Second only to the Pet Shop Boys as the most enduring and best-loved synth-pop duo, Erasure follow in the footsteps of their rivals’ last studio effort by returning to their club roots for their 16th album, The Violet Flame.
Having recruited Richard X, the enigmatic producer best-known for channelling the early electro scene on records by a whole host of quirky female artists (Annie, M.I.A., Roisin Murphy), it’s little surprise that the follow-up to last year’s festive-themed Snow Globe is such a dancefloor-friendly affair.
But thankfully, as with the PSB’s return-to-form Electric, The Violet Flame largely manages to embrace the hands-in-the-air approach without sacrificing Erasure’s identity. Indeed, it’s hard to imagine the current EDM brigade serving up something as distinctive as “Smoke and Mirrors,” an intriguing blend of tropical percussion, squelchy techno hooks and theatrical melodies which could have been lifted from frontman Andy Bell’s recent one-man Edinburgh Festival show.
Elsewhere, opener “Dead Of Night” serves as a perfect statement intent with its four-to-the-floor beats and bubbling basslines; the Balearic floorfiller “Elevation” might just be the pair’s most euphoric lead single since their 80s heyday; while the spacey sci-fi balladry of “Be The One” and the regret-tinged retro electro of closer “Stayed A Little Late Tonight” prove that the pair’s melancholic streak remains as strong as ever.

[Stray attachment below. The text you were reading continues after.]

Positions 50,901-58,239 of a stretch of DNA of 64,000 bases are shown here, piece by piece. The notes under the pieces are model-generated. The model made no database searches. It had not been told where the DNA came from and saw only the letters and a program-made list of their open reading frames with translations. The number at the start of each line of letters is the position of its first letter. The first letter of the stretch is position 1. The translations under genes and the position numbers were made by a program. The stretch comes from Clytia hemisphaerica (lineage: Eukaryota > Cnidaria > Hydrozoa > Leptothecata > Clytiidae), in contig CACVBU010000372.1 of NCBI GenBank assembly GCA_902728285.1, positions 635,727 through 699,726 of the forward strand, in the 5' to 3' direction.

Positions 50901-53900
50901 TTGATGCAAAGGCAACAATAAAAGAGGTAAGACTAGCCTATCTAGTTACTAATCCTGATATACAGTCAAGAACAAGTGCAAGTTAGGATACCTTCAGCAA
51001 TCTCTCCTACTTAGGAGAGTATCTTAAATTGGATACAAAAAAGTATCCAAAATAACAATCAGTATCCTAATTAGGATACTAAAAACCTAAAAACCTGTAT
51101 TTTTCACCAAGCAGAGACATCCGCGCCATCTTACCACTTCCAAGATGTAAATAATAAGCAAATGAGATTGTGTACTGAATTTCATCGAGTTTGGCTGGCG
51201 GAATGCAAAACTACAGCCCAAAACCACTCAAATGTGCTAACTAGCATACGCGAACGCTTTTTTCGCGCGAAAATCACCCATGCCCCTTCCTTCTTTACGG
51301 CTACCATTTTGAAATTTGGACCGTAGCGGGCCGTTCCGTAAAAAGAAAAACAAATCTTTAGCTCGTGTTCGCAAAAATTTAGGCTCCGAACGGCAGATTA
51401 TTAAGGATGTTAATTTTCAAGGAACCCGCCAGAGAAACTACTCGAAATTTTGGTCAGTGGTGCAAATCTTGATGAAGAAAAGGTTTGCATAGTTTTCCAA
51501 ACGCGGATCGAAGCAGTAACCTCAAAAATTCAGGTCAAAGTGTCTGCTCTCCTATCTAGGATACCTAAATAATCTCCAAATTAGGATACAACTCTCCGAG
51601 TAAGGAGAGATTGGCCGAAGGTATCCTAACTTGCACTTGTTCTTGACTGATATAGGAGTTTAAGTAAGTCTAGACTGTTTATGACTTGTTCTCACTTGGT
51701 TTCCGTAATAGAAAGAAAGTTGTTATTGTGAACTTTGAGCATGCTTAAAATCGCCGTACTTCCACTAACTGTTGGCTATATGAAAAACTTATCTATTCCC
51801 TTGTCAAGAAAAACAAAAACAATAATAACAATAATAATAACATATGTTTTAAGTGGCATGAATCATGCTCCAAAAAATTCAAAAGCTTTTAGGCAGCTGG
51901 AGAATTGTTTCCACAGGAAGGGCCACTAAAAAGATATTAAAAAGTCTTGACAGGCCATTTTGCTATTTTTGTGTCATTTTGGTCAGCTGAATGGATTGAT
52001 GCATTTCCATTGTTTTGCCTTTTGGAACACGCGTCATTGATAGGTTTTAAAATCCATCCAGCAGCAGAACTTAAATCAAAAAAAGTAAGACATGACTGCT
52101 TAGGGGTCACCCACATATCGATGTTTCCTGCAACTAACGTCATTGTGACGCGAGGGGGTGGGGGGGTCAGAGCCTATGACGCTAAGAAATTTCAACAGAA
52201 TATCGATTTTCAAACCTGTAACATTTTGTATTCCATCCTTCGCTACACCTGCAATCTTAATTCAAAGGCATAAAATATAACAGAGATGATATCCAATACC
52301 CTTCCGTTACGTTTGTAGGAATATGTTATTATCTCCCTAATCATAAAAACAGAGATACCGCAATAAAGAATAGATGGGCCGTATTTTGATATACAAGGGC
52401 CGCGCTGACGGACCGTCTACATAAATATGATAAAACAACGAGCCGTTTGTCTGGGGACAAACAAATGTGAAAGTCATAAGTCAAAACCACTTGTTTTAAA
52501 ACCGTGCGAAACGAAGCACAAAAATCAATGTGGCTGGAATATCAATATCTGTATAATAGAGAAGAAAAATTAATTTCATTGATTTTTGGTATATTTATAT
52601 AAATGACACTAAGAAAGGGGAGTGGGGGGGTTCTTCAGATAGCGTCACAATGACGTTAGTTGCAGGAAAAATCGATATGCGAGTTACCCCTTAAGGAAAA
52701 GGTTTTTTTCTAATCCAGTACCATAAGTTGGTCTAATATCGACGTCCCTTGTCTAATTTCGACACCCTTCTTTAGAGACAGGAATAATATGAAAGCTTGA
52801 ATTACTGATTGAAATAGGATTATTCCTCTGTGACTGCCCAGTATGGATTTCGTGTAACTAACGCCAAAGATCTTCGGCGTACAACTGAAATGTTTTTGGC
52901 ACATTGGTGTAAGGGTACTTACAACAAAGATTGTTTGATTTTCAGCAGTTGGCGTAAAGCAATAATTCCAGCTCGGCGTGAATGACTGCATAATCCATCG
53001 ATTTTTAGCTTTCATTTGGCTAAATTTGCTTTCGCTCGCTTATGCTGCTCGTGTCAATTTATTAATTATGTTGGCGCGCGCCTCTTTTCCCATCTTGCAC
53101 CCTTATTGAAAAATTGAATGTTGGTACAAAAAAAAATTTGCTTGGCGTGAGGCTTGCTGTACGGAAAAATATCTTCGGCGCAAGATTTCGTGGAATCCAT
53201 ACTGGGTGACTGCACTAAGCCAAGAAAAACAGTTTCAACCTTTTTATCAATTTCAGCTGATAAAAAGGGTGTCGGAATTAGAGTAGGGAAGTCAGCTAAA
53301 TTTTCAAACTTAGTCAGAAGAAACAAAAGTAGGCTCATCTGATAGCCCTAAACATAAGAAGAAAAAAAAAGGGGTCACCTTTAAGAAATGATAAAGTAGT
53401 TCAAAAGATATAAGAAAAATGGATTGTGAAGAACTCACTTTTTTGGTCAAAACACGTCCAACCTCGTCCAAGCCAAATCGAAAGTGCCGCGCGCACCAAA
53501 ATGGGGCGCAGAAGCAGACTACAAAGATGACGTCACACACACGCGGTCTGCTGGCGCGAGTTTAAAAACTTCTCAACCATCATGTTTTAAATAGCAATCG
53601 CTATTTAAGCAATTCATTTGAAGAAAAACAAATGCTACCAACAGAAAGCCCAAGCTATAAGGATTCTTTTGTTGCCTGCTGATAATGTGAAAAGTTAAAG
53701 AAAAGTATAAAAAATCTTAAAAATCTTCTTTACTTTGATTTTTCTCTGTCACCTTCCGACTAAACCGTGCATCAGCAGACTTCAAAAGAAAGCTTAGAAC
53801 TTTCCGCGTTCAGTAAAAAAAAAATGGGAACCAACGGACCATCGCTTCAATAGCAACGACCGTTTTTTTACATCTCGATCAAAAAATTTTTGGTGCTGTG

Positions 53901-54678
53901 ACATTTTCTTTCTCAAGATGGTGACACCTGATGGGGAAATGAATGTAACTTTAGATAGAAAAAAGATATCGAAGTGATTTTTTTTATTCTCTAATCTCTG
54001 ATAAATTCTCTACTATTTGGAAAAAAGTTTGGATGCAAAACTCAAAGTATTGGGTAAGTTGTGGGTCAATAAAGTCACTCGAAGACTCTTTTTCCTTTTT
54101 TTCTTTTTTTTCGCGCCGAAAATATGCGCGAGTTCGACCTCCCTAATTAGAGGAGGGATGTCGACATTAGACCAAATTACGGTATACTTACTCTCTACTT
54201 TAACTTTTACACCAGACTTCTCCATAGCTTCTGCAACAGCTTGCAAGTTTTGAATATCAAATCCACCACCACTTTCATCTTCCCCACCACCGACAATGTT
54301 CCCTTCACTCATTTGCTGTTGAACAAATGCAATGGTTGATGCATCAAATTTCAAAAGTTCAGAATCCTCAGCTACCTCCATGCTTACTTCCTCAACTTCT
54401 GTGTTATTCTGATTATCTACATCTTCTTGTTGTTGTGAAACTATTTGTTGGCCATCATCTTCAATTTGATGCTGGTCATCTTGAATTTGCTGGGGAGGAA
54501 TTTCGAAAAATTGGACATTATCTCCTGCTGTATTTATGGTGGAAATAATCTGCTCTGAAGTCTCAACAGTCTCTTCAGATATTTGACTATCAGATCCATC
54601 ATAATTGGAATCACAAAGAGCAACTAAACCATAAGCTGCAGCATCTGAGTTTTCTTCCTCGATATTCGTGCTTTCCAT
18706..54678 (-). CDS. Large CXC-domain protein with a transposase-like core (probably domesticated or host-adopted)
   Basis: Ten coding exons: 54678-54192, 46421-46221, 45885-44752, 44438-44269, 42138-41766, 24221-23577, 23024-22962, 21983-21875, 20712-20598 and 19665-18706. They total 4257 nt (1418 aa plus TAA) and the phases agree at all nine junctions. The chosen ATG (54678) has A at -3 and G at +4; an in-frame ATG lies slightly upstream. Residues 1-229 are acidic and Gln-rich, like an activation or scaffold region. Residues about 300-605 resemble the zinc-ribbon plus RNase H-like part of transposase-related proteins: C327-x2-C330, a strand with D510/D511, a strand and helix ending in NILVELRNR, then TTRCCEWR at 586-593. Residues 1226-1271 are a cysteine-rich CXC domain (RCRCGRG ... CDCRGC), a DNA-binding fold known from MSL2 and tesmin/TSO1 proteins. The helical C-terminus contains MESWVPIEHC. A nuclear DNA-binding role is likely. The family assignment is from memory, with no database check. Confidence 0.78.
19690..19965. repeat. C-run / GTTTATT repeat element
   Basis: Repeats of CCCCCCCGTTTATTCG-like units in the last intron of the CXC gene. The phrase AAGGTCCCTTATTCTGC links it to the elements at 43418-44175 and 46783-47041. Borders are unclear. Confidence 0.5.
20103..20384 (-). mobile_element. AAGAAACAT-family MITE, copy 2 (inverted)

Occasionally the pair veer into more formulaic territory, particularly on the soaring trance-pop of “Sacred,” a dead ringer for Hardwell’s recent hit, “Dare You,” and the instantly forgettable “Promises,” although Bell’s natural flamboyance ensures that even these remain quintessentially Erasure.
Bell and Clarke may now be considered the elder statesmen of the synth-pop scene, but by recapturing the vibrancy of their youth, The Violet Flame proves that they’re certainly not ready for the pipe and slippers brigade just yet.